The final chapter brackets a philosophical connection between emotions and
morality in order to explore an historical connection that puts the study of
justice in the purview of historical research. It discusses the contingency
of the moral sense and introduces the ‘moral economy’ as an important
category of analysis for historians of emotion.
This chapter explores the power dynamics in emotional prescription, as well
as the political conceit implicit in separating emotion from reason in
discourses of entitlement to power. This encompasses a discussion of how
emotions come to be ‘lost’, and of the social evaluation of emotions along
lines of class, gender, race and species. This chapter ultimately focuses on
the importance of emotional prescription and emotive success in
qualifications of what it means to be a human being.
Beginning with an account of the politics of staking a claim to emotional
universality among humans, the chapter details ways in which the history of
emotions can both speak to and undermine psychological and affect-theory
approaches that would deterministically connect emotions and facial
expressions. The chapter explores the ways in which ‘basic emotions’ models
have been superseded by both neuroscientific insights about neuro-plasticity
and by practice theory. This is particularly exemplified by a close study of
what happens when we experience ‘empathy’.
The architecture of emotive dynamics is, in a tangible sense, partly located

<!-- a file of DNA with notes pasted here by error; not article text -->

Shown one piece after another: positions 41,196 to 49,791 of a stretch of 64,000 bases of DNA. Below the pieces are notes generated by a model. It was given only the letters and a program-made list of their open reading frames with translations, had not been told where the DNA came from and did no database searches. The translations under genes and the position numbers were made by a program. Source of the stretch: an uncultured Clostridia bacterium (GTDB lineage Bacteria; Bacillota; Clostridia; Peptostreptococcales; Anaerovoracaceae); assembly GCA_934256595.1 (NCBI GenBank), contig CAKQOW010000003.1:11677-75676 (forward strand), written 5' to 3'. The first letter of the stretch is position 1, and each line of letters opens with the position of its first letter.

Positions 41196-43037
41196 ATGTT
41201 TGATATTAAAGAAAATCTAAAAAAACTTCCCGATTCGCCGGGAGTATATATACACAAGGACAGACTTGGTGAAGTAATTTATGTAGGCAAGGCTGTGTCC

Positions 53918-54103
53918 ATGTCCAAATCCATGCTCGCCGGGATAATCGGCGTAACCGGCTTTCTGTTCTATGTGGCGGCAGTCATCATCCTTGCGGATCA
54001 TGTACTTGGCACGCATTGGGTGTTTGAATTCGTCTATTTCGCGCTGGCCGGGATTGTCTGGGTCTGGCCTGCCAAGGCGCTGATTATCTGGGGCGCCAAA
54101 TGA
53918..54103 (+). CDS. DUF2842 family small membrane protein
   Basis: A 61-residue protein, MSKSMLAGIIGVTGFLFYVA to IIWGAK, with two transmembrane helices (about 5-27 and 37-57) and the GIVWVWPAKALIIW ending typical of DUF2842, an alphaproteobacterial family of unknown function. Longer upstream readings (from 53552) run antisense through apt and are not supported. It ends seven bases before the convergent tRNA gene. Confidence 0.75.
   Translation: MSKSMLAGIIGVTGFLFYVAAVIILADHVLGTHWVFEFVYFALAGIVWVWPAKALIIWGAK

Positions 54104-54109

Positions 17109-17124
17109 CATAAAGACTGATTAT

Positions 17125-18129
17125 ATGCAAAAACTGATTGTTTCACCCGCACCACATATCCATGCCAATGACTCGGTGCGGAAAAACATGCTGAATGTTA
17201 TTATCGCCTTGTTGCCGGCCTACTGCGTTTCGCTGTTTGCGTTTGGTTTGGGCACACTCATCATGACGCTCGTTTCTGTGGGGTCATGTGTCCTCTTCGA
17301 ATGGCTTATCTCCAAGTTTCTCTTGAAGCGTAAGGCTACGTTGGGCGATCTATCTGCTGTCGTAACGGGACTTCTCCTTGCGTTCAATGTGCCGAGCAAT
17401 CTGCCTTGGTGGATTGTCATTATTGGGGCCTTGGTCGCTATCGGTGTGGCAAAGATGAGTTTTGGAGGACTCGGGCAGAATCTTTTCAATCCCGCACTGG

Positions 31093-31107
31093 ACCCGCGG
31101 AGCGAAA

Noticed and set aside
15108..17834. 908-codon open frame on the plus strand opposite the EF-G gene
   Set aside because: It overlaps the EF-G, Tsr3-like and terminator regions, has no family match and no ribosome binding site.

in the physical architecture of the worlds around us. Insofar as spaces,
places, buildings and objects are themselves historical, their character and
the ways with which they interact become centrally important in
understanding the particularities of emotional style in context. The chapter
asks, ‘where are emotions?’, or, literally, ‘how are emotions built?’
What is the relationship, moreover, between emotions and space? The chapter
goes on to explain the ways in which objects acquire their emotional
This chapter explores historiographical debates about emotion words,
particularly concerning whether historians should employ the word ‘emotion’
as a meta-category to encompass historical iterations of emotion-like
phenomena. Erring firmly on the side of rejection in this debate, the
chapter goes on to analyse particular linguistic interventions in emotions
research, as well as the vicissitudes of individual emotion words, such as
This chapter describes the genealogy of the heterosexual in relation to its counterpart by looking closely at two distinctive but interconnected systems: sexology and marital advice literature. As a great classificatory project, sexology turns an undifferentiated sexual nature into multiple essences we now term sexual identities. Practising the scientific method of 'close and careful observation', Stella Browne believes her cases 'are absolutely distinguishable from affectionate friendship' and 'episodical homosexuality'. In the closing months of the First World War, sex reformers and sex educators actively developed and disseminated a scientific knowledge of sex by drawing on the work of Havelock Ellis and others. Using the sexological framework to impose order and substance on the messiness of human sexuality, Browne uses the case study method to produce a knowable sexual subject against its nameable opposite.
Unconventionality and queerness in Katherine Everett’s life writing